How often do you argue and eventually you realise that you’ve been arguing about different things? Or what you thought you were arguing about isn’t what you’re arguing about at all? Even worse, you can’t even remember what the point of the argument was in the first place.

What do these three variants of the one thing have in common?

It’s focus, or perhaps more accurately a lack of focus. When we lack clarity when we haven’t thought what matters; it happens when we are reactive. When we’re reactive, we become defensive. When we become defensive, not only do we go into survival mode in self-preservation… The scattergun comes out and everything, every detail you can remember, relevant or otherwise gets thrown into the mix.

How helpful is that?

Not very. For one thing, the main thing is no longer at the centre and gets lost so it’s not surprising little, if anything, gets resolved. Secondly, when we lose sight of what’s important, say through a need to defend ourselves, we also lose an opportunity to see something from the point of view of another. I know this is easier said than done. God knows I have had my struggles with this one and far from having this nailed, I am a work in progress. When we do manage to take the imaginative leap and step into the world of another, our view is expanded. We grow and are better for it. We cannot see ourselves truly until we see ourselves through the eyes of another; it’s how we are wired and how we’ve evolved.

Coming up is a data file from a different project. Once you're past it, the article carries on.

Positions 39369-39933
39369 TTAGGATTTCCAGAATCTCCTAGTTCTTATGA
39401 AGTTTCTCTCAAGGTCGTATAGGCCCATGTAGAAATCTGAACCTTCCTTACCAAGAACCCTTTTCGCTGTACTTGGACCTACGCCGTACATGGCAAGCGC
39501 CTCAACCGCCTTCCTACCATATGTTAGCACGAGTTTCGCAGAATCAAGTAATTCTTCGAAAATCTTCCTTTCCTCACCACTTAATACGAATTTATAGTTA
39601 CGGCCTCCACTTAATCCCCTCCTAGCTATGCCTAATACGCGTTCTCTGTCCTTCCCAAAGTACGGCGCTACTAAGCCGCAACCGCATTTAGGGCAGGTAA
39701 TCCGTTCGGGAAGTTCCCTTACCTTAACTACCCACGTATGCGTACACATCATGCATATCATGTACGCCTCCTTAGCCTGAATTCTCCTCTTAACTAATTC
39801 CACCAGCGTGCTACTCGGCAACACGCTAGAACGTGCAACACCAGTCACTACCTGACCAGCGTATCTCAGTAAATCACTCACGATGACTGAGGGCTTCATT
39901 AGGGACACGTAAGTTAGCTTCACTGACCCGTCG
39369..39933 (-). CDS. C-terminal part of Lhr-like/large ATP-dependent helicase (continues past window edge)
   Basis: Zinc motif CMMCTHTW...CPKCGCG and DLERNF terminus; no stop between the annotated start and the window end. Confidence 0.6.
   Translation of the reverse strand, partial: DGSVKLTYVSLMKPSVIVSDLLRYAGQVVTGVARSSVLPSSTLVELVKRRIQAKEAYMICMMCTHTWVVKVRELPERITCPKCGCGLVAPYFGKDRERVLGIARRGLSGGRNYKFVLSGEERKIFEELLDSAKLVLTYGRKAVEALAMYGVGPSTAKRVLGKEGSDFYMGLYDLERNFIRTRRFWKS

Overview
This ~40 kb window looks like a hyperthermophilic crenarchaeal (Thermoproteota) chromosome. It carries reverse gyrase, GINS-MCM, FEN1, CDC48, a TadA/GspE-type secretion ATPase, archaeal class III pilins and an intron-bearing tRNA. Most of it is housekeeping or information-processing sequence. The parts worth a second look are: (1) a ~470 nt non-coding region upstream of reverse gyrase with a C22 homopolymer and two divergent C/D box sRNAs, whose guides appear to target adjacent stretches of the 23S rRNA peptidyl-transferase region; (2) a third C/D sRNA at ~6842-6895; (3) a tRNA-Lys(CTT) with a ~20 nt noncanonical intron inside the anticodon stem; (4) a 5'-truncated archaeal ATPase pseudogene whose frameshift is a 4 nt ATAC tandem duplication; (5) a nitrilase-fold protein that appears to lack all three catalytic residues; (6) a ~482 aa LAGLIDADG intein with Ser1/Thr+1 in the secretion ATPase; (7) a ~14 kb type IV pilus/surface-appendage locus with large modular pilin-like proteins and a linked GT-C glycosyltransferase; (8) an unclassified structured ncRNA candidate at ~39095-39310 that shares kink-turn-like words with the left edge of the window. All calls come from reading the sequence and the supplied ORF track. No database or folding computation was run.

Sometimes you can’t see yourself clearly until you see yourself through the eyes of others.

Elen De Generes

Sometimes what we hear isn’t what we want to hear. It may not be what we want to hear, and sometimes it’s exactly what we need to hear. As my good friend, Helen Robinett remarked to me the other day, our greatest growth comes through our personal relationships, which means their view matters.

Our willingness to listen to that view is whole different story.

It means putting aside our thoughts and opinions long enough to be available to what is being communicated to us. I know I’ve stubbornly held on to my point-of-view and my opinions to the detriment of personal relationships and my own growth. I frequently need to remind myself that I can always come back to my perspective, but if I don’t listen I might not get another chance in the relationship I am engaging in at that very moment

When I think of it that way, a relatively recent shift in thinking I might add, the choice is simple. Keep to the main point; it’s not personal, suspend might point-of-view long enough to hear what is being said and give growth a chance.